Comparing Table 2 and Table 3 we observe that a given choice of algorithm and measure will yield a similar species ranking. We term this effect measure consistency, whereby knowledge of an algorithm's pairwise performance on a given dataset can be extrapolated to estimate the expected performance of said algorithm in a SMAL alignment.

Precision of implied SMAL mappings compared to native MNAs

As mentioned in the "Methods" section, correspondences between nodes mapped to the same vertex in pairwise alignments with the scaffold are implied when creating the SMAL MNA. To evaluate this transitivity assumption, we measure the biological significance of the putative alignments made by SMAL. This is achieved by calculating the following measure of precision:
P r e c i s i o n N F o r H = ( N F o r H - N F o r H s ) / ( N A - N A s )
(26)
Eq. (26) represents the ratio of biologically significant implied node alignments and the total number of implied node alignments. The same equation can be applied to other measures, such as NF, NH, EF, EH or EForH to obtain corresponding measures of precision. We compare and present the relative change in precision between SMAL and native MNAs.
( P r e c i s i o n N F o r H S M A L - P r e c i s i o n N F o r H n a t i v e ) / P r e c i s i o n ( N F o r H ) n a t i v e
(27)
While there is a great deal of variability in the precision of MNA alignments produced by different algorithms as computed by equation (27) (see Figure 4), the precision of SMAL is on average -6.5% of the native MNA implementation for a given algorithm (Table 5) when excluding 4-species MNAs, which are missing Yeast and ignoring 8-species MNAs where SMETANA performs exceptionally poorly. Including all MNAs, SMAL is on average more precise than native MNA implementations with a relative change of precision of 143% on this data set. In the worst case, SMAL can have up to 24.5% worse precision than the native MNA. Thus, for situations when a native MNA implementation performs poorly (e.g. SMETANA with 8-species), or when native MNA implementations do not exist (see "Case studies"), SMAL becomes a particularly useful alternative. Also, for certain measures and scaffolds, SMAL outperforms existing algorithms by significant margins (Figure 4). Finally, we find that the simple transitivity assumption made by SMAL holds up reasonably well (-6.5% loss of precision on this dataset as outlined above) considering the largely reduced complexity compared with the native MNA implementations investigated here.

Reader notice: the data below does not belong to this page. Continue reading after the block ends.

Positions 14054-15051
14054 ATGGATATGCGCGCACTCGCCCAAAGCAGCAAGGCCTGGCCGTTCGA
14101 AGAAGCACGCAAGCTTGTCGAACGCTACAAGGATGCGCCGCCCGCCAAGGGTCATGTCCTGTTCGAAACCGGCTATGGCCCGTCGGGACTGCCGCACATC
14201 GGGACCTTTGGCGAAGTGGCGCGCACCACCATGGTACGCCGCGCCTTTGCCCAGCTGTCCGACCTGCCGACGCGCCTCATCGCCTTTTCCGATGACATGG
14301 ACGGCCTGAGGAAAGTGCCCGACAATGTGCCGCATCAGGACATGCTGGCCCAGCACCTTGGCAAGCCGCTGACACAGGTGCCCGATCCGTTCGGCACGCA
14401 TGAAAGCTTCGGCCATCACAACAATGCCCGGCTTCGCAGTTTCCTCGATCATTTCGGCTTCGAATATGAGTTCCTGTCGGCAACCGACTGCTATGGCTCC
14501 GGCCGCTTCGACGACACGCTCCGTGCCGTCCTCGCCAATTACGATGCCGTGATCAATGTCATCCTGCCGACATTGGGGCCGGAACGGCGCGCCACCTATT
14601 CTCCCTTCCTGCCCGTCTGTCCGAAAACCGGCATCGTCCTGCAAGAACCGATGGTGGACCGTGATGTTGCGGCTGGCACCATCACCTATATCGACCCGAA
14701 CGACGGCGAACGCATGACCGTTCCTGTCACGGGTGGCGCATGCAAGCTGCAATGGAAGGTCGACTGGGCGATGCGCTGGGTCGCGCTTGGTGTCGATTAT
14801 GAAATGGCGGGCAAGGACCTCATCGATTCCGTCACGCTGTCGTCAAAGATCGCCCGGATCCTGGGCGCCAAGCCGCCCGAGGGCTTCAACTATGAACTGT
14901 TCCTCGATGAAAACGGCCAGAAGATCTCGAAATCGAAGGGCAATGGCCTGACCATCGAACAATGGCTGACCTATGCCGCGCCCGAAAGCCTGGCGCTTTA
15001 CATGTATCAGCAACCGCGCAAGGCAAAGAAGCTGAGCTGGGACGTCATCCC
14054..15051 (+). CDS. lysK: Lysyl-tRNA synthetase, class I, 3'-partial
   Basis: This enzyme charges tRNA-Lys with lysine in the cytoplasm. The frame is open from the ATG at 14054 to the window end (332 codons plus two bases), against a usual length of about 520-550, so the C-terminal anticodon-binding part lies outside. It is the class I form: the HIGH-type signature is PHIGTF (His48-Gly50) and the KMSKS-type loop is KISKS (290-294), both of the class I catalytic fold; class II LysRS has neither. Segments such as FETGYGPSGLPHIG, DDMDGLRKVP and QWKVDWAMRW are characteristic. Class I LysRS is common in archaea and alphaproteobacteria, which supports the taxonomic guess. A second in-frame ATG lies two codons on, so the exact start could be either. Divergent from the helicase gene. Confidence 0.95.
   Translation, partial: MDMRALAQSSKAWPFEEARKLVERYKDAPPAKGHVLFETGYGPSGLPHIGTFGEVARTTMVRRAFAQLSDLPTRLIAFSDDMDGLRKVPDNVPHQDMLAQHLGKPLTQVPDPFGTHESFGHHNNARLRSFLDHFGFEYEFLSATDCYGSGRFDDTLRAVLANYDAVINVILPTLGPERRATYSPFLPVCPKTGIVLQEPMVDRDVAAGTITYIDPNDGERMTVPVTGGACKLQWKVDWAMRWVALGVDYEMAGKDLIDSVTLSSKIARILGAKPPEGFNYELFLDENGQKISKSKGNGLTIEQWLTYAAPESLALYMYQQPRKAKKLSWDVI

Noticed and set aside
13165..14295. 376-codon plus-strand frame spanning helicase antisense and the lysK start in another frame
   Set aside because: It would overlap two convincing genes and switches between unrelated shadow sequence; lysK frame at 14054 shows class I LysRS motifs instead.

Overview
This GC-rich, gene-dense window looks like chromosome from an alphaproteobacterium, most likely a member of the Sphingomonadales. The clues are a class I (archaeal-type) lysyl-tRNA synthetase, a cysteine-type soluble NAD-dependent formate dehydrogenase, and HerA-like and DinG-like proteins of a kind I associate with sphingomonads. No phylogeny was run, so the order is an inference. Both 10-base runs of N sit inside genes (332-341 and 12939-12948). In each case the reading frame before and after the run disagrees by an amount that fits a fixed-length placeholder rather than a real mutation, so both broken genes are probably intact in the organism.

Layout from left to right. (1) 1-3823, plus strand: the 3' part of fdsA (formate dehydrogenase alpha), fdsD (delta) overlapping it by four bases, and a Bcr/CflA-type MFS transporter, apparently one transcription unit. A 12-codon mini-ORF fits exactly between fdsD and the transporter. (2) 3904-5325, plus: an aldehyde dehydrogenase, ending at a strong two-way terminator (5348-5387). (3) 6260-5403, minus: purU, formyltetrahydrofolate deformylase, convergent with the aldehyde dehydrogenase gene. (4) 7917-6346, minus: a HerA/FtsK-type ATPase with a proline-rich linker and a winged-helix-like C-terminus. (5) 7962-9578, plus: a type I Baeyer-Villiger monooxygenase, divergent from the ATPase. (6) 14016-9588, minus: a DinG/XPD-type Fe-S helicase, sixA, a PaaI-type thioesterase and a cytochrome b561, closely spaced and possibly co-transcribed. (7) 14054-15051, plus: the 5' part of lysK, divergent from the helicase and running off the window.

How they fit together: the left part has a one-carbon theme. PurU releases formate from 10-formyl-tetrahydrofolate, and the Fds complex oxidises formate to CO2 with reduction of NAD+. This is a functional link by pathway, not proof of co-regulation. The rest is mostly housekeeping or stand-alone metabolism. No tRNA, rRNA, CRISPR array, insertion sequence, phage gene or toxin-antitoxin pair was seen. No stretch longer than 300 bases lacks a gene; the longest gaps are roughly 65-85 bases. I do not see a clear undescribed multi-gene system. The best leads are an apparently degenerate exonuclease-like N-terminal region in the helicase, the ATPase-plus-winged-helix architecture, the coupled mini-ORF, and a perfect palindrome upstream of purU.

Figure 4

Relative precision of alignments. Top two rows show relative precision of node mappings on the y-axis: (NForH - NForHs)/(NA - NAs) in SMAL and native MNAs for different scaffold PPINs. The bottom two rows show relative precision of putative edge alignments (EForH - EForHs)/(EA - EAs). This latter measure is characterized by higher variability when compared to the former. In edge precision, using Human PPIN as the scaffold, SMAL consistently outperforms the native IsoRankN MNA. So does SMAL with SMETANA using mouse as the scaffold. In other cases, the native MNA performs better. PINALOG and NETAL, which do not have native MNA implementations, are not shown in these graphs.